Dr Fatih Birol, Executive Director, International Energy Agency, today said that the global demand for crude oil might touch 100 million barrels/ day, or even more.
At a virtual press conference today, Dr Birol observed that if global economic recovery was strong and if governments did nothing to replace oil demand with other energy sources, “I wouldn’t be surprised if the global demand for oil goes back to 100 mb/d or even higher than that.”
In its oil market report of June, IEA had noted that “due to stronger than expected deliveries during the Covid-19 lockdown” and put the global oil demand at 91.7 mb/d. It also stated that oil demand rose fast in March and April in China, and in India in May.
Dr Birol said that many CEOs of oil companies, commentators and thought-leaders felt that oil demand might have peaked because of changes in lifestyles, but “I’m not sure about it.”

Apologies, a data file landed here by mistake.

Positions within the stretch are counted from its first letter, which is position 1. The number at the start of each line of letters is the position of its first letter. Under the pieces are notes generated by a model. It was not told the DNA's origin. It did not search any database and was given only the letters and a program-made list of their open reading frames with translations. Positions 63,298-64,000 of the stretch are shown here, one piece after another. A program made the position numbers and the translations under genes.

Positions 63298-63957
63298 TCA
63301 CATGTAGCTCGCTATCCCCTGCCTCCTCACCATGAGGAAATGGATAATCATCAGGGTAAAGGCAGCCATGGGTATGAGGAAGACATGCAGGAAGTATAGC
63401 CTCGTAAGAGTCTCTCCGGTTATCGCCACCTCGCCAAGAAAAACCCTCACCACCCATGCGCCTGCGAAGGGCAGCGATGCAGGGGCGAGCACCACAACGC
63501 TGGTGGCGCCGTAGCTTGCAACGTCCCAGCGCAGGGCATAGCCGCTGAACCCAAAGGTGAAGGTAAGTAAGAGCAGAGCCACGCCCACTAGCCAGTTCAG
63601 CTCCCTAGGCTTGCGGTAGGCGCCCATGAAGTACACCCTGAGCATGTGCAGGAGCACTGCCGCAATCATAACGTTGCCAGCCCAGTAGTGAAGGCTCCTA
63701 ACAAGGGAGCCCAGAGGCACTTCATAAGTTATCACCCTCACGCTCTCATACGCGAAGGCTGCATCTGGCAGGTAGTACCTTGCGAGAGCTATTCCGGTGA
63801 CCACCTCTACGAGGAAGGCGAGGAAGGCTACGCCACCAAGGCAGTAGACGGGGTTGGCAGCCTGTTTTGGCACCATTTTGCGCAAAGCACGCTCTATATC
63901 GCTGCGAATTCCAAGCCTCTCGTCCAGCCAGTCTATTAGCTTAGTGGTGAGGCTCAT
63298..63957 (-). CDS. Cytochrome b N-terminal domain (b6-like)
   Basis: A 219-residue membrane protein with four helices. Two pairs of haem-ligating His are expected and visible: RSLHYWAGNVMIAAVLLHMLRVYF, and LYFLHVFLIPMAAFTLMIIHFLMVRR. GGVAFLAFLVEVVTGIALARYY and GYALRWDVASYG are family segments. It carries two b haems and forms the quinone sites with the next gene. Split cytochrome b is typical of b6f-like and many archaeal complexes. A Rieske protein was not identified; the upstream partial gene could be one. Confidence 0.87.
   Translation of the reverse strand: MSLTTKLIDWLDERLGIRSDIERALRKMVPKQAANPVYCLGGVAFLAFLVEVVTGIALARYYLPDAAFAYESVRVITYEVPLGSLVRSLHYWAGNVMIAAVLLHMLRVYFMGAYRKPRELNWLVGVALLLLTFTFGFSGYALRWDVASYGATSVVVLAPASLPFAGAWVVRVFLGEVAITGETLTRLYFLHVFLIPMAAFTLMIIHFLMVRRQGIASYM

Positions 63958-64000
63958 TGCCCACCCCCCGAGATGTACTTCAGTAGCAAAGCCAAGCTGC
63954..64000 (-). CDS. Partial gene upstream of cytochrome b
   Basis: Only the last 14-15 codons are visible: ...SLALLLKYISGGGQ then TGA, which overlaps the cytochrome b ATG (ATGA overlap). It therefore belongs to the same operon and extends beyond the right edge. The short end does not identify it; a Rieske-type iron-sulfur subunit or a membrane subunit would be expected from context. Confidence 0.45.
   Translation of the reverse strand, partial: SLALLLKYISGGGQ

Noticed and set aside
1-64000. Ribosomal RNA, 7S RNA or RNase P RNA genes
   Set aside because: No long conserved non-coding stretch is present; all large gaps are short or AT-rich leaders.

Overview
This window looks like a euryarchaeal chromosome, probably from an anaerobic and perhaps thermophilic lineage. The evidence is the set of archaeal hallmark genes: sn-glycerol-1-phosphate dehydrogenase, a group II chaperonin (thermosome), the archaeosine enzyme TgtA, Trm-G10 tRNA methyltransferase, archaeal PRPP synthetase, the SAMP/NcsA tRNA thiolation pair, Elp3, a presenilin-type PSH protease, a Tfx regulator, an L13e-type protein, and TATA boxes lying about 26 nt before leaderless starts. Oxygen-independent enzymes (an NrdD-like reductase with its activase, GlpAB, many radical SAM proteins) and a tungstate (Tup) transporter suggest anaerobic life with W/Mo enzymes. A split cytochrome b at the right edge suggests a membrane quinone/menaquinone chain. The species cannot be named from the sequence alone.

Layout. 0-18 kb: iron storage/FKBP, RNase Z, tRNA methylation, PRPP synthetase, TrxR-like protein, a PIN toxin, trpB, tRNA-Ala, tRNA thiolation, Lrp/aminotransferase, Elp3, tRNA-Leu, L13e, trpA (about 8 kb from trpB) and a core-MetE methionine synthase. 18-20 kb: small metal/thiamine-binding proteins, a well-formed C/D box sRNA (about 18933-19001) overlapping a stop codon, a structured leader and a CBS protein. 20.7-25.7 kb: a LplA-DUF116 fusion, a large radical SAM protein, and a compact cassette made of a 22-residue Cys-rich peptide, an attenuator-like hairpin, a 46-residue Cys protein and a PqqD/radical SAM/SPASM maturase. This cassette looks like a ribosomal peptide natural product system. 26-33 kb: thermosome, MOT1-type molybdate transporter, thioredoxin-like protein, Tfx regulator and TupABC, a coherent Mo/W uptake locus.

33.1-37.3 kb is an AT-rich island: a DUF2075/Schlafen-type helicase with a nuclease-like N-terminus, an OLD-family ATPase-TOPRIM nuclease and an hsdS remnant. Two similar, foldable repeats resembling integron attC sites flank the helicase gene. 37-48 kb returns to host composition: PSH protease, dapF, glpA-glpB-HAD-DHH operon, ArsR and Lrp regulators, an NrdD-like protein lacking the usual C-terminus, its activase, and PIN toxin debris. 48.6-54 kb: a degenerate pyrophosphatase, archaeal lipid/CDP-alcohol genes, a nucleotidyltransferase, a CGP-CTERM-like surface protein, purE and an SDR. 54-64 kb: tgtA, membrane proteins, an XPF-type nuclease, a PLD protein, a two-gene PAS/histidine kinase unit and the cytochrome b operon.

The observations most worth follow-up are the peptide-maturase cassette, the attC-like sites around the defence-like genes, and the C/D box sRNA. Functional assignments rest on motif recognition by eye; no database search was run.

The press conference was held to announce the holding of the IEA Clean Energy Transitions Summit on July 9, virtually. The gathering will discuss measures to boost economies, create jobs, reduce global emissions and make energy systems more resilient.
Ministers in attendance will represent almost 80 per cent of global energy consumption and carbon emissions, making the Summit the highest-profile energy and climate discussion since the start of the Covid-19 pandemic. They will include representatives of the world’s largest energy users: Minister Zhang Jianhua of China, Secretary Dan Brouillette of the United States, Minister R.K. Singh of India, Executive Vice-President Frans Timmermans of the European Commission, and Minister Kajiyama Hiroshi of Japan.
Among the high-level participants will be António Guterres, Secretary-General of the United Nations, and Alok Sharma, Secretary of State of the United Kingdom and President of the upcoming COP26, as well as Ministers representing the countries that held the past two COP meetings. They will be joined by the President of the Asian Development Bank, the President of the World Economic Forum (Davos), CEOs from across the energy sector, major investors, and representatives from civil society.
Read More: Demand for crude oil likely to bounce back, says IEA chief